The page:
Hi Bigchris, can you please confirm that this is kosher from an ATO perspective? My mortgage broker said the interest would not be deductible in that scenario. I have more than half of the PPOR mortgage sitting in an offset account that I want to deploy.

I will also check with my accountant.
I understood offset accounts are fine but redraws you need to be careful with.

bigchrisb

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Re: Australian Case Study/Investment Policy Statement Review
« Reply #25 on: March 04, 2015, 01:25:18 PM »
Tax can be a bit complex. I've sought my advice from my accountant and from the ato. I recommend you do your own due diligence on your situation, but I would be looking for a better source for tax advice than a mortgage broker...

bigchrisb

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Re: Australian Case Study/Investment Policy Statement Review
« Reply #26 on: March 04, 2015, 01:58:51 PM »
The advice I have been given is that deductibility of debt depends upon the income producing nature of the asset originally purchased with a loan.  This has a number of scenarios:

Borrow to buy IP, debt is deductible as long as it stays an IP.
Move in to the same IP, debt is no longer deductible.

Borrow for PPOR, debt is not deductible.  Move out and turn it into an IP, debt becomes deductible. In this scenario, if you had an offset on the PPOR, withdrawing from the offset would leave the loan fully deductible (irrespective of if the drawings were used for the purchase of income producing assets.  Hence why mortgage brokers recommend the use of offsets here - if in this situation you repaid principal, then turned into an IP, you would not be able what you already paid back deductible. 

Redrawing from the offset on your PPOR to buy shares would make part of your loan deductible - but payments would be applied in proportion against the deductible and non deductible portions.

Using a split to make it two loans, means you can quarantine the deductible debt from the non deductible debt more cleanly.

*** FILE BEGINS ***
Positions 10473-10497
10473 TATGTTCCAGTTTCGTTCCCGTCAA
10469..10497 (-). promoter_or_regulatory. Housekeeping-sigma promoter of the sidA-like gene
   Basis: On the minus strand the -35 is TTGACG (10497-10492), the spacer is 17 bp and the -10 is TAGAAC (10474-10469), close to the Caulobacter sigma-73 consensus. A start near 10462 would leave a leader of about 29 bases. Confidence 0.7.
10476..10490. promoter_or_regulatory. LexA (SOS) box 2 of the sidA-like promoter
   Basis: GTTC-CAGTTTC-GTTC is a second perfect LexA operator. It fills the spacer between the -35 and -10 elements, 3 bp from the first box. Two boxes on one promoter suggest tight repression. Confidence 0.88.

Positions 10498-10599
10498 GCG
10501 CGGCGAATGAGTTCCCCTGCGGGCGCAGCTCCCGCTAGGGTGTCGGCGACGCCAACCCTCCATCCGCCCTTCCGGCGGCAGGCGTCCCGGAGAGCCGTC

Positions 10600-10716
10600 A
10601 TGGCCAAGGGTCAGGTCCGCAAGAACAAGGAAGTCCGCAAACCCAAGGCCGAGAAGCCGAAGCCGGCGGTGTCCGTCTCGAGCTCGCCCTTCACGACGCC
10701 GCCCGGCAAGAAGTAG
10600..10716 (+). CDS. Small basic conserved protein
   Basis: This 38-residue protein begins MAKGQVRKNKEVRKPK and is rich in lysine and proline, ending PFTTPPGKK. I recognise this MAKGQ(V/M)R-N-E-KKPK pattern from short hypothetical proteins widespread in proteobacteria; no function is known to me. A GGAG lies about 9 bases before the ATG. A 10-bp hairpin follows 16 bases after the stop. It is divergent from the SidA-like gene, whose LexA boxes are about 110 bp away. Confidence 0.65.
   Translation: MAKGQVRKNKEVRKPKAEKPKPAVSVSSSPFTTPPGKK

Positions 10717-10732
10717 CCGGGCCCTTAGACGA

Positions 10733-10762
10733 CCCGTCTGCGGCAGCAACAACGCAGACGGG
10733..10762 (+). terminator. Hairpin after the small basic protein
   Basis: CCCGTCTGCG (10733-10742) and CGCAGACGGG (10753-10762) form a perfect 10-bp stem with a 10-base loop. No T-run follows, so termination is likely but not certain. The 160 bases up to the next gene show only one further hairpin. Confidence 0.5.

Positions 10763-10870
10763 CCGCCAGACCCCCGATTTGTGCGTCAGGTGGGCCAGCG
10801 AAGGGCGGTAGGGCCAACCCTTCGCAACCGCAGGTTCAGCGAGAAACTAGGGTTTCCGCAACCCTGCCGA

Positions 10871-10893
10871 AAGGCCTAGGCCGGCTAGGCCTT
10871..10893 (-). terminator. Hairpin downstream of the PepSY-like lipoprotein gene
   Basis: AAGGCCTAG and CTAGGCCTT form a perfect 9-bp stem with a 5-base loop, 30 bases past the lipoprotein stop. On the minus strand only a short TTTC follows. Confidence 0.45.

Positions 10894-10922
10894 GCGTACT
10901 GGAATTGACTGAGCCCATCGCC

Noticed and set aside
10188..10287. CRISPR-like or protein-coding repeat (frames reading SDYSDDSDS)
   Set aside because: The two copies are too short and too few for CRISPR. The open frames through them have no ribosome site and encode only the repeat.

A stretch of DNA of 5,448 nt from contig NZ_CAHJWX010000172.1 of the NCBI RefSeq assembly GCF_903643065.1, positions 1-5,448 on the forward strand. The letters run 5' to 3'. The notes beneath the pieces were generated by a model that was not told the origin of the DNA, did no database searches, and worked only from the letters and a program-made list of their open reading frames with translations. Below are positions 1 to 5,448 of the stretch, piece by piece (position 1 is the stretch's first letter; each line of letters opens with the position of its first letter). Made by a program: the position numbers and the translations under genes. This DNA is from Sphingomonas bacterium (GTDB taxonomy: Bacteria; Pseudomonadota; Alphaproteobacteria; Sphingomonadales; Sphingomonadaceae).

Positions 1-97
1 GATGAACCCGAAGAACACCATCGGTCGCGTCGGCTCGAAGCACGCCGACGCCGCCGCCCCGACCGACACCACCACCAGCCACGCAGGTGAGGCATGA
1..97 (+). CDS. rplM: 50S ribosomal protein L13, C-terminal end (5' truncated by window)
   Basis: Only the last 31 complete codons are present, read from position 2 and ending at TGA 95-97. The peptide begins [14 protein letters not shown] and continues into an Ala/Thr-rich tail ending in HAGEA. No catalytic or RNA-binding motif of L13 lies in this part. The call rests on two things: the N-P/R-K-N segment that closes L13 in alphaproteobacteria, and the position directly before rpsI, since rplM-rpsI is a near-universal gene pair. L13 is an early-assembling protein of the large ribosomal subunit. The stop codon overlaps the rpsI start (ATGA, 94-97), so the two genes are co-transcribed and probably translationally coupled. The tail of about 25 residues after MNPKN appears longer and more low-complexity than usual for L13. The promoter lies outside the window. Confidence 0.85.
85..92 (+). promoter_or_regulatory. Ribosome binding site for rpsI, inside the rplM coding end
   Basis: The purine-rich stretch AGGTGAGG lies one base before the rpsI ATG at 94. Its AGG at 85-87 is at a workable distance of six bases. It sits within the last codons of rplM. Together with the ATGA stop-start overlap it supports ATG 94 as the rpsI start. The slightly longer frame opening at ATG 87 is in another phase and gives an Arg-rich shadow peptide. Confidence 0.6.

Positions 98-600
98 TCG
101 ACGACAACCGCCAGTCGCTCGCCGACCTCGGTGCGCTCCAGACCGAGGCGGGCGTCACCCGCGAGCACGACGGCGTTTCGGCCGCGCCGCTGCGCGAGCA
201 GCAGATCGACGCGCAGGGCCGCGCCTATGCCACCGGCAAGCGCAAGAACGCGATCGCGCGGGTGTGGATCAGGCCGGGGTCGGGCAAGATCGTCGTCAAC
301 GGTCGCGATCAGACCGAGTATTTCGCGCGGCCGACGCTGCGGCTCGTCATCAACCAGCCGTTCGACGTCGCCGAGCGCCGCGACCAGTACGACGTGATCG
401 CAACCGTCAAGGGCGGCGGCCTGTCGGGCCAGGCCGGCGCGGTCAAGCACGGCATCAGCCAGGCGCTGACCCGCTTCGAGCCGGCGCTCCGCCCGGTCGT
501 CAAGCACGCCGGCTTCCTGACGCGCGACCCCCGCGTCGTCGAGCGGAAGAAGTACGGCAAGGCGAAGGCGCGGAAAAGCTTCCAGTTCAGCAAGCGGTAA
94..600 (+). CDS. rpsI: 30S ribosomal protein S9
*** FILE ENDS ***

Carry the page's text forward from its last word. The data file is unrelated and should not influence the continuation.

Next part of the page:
New drawings (via redraw/split) deductibility would depend on what you did with the money.

I.e.  using an offset doesn't change the purpose of the loan. Using a split and redraw  does. Which of these is right will depend upon your  situation.

 

slothman

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Re: Australian Case Study/Investment Policy Statement Review
« Reply #27 on: March 04, 2015, 09:31:54 PM »
New drawings (via redraw/split) deductibility would depend on what you did with the money.

I.e.  using an offset doesn't change the purpose of the loan. Using a split and redraw  does. Which of these is right will depend upon your  situation.

Thanks! I since had it clarified with my broker and accountant. If I use my offset money to pay down my PPOR principal, apply for a new loan account against my PPOR and use it to purchase income generating assets then the repayments will be tax deductible.

Much more effective doing it that way than using offset money to purchase shares directly, as decresing my offset balance increases my non-deductible debt.

superannuationfreak

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Re: Australian Case Study/Investment Policy Statement Review
« Reply #28 on: March 10, 2015, 09:35:43 PM »
When I had a meaningful mortgage I did not hold bonds outside of Super.  The offset account is higher expected-return, lower risk and more tax efficient.  Similarly I don't like borrowing more than I need to at Australian interest rates, particularly while holding bonds.

Assuming your taxable income continues to grow, I would be looking into Salary Sacrifice into Super.  Currently ~34.5% (?), before too long you will likely be looking at a 39% marginal tax rate just on your wages so, for me, it is worth losing a little flexibility with a portion of my savings to (effectively) reduce some of that income to a 15% rate. YMMV

Incidentally I don't think I got your email but my email form seems to be working.